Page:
That UK factories are busy making components of bombs and other weapons that have been used in Iraq, Lebanon, Afghanistan and possibly Somalia to unlawfully kill and maim civilians, including children, should be an absolute scandal.
That cyclists and pedestrians so regularly die under the wheels of cars should too.
But that these two coincided when a 19-year-old girl was killed as she cycled from London to Brighton this week to attend the 'Carnival Against The Arms Trade' demo outside the Brighton base of EDO-MDM, an arms manufacturer responsible for bomb release mechanisms, should be a matter of national shame.
19-year-old Marie Vesco, a committed anti-war activist with the Whitechapel Food Not Bombs and the Brixton Reclaim Your Food groups, was demonstrating her commitment to tackling climate change by cycling from London for the protest, alongside 11 others, when she was pronounced dead a the scene of a car crash on the A23.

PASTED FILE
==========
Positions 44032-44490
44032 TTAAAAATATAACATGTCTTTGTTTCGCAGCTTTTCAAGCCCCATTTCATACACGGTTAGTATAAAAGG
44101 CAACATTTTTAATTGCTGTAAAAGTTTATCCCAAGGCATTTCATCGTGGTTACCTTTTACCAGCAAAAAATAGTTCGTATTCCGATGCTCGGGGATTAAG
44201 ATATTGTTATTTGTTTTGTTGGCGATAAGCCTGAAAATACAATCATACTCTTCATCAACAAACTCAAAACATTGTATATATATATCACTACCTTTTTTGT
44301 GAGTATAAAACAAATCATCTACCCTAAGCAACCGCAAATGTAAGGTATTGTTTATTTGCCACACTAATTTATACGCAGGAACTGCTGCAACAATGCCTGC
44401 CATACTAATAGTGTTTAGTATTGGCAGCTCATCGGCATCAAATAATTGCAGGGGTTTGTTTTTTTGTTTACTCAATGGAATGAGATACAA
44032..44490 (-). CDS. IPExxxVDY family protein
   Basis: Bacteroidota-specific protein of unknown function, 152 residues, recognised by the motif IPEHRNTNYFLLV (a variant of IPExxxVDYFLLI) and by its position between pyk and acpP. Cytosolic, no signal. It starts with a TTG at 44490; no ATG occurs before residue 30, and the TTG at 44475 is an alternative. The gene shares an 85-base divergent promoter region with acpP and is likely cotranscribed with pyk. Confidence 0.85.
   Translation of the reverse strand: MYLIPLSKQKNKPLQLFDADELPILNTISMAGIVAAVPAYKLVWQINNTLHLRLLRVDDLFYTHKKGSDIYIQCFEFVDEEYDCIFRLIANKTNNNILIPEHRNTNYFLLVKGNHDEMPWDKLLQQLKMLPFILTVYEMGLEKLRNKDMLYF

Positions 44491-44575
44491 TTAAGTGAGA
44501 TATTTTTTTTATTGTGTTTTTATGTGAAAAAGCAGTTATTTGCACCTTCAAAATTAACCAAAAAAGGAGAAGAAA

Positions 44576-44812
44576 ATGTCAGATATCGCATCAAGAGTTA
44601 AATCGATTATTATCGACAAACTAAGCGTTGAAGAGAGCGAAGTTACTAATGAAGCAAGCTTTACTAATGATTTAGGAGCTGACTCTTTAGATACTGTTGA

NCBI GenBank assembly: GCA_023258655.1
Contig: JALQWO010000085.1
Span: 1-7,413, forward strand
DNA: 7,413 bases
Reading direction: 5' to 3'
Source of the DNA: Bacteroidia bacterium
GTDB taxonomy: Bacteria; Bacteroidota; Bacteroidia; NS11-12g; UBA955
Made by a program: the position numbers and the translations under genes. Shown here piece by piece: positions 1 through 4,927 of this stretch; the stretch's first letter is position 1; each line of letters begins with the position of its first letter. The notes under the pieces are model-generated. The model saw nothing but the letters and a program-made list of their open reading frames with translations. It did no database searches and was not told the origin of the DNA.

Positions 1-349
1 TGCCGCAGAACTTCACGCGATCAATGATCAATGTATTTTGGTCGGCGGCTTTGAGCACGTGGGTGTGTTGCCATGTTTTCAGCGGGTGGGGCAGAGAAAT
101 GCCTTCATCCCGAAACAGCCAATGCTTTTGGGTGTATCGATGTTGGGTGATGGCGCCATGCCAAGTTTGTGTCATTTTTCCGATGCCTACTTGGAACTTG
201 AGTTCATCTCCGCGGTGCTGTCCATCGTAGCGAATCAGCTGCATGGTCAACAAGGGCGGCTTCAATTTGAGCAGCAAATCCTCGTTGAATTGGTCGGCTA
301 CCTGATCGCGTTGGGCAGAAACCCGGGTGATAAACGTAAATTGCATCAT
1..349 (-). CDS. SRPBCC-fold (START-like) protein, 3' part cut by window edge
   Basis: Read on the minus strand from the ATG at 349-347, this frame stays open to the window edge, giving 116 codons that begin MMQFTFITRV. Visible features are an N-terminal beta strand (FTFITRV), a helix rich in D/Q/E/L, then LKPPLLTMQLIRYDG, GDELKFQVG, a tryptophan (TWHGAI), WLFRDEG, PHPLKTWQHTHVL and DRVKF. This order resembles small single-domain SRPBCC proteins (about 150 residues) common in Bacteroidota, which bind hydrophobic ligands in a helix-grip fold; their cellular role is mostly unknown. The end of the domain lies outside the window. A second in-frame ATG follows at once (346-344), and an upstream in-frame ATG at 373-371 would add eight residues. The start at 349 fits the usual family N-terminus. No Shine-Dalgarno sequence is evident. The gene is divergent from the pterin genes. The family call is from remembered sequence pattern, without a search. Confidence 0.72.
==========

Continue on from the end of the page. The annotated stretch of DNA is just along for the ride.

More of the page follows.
A close friend described her as “a very warm and generous person who was always laughing and always made people laugh."
To paraphrase one of the peace activists, the fact that she was killed on the roads, whilst cycling lawfully and safely, speaks volumes about the priorities of the British government. Whilst arms dealers are subsidised to the tune of billions of pounds, the relatively small amount of money that it would take to provide safe cycle lanes for bikes just isn't made available.